September is National Preparedness Month
Developing an emergency response or business continuity plan is good practice regardless of the size or scope of your operations. Here in the Midwest, a tornado can wreak havoc in the blink of an eye. In other locales, it could be a hurricane or an earthquake. Workplace violence and terrorist attacks are real threats. None of us is immune.
The purpose of an emergency response or business continuity plan is to help you get back on your feet as quickly and efficiently as possible. A good emergency response plan defines essential personnel, tools, equipment, supplies, locations, call lists, chain of command, and much more.
Developing this plan requires you to take a close look at your business model. What is the workflow? How are work functions completed? Who is involved and what materials are required to assure quality and compliance? We live in a mobile society and laptops and cloud-based software platforms greatly enhance our ability to carry on outside the traditional office. We still may require certain office equipment to fulfill our business obligations. What suppliers and resources will we need to contact in order to obtain the materials, supplies, and equipment we need?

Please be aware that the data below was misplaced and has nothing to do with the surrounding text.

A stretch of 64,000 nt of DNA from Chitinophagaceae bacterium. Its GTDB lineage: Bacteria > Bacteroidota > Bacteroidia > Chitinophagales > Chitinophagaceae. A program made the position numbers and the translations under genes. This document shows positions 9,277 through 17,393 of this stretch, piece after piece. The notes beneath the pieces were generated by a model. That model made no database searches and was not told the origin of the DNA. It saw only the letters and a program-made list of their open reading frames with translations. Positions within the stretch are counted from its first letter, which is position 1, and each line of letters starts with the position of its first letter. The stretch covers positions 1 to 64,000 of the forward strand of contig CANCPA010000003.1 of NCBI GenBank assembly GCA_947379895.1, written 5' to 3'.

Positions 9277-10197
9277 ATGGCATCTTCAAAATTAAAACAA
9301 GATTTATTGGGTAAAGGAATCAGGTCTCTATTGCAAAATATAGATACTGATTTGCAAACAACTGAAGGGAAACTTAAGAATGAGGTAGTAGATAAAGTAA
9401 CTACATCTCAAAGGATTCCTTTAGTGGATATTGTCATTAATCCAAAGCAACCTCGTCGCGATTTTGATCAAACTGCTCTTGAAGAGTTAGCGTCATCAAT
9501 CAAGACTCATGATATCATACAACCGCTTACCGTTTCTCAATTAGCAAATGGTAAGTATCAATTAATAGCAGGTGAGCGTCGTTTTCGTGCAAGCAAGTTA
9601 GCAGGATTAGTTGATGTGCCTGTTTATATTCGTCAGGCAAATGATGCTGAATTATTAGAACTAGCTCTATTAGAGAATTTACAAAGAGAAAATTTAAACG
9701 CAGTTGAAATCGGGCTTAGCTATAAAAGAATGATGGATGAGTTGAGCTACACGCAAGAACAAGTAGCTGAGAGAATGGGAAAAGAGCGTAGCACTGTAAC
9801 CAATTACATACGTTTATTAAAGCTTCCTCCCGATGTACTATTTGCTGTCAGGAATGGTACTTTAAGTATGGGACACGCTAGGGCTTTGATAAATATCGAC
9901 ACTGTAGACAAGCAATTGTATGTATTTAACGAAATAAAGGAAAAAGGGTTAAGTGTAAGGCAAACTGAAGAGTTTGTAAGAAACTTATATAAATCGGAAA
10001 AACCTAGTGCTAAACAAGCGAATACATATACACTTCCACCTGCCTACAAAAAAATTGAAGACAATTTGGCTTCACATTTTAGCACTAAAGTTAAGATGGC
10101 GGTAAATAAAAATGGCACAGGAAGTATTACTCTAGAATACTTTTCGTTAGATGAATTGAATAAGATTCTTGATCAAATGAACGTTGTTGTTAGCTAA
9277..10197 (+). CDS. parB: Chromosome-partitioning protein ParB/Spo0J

What about shelter-in-place policies? Have you thought about emergency supplies? Would your organization have fresh water and emergency blankets available in the event of a catastrophic physical event? Would there be some emergency food supply? Are first aid kits available?
In addition to identifying the physical and logistical needs of the business, identify employees with special skills such as nursing or EMT qualifications, CPR training, or multi-lingual skills. Any special skill sets that may be helpful during limited operations should be identified.
There are many considerations in developing an emergency preparedness and business continuity plan, and the time to do so is before you find yourself in need.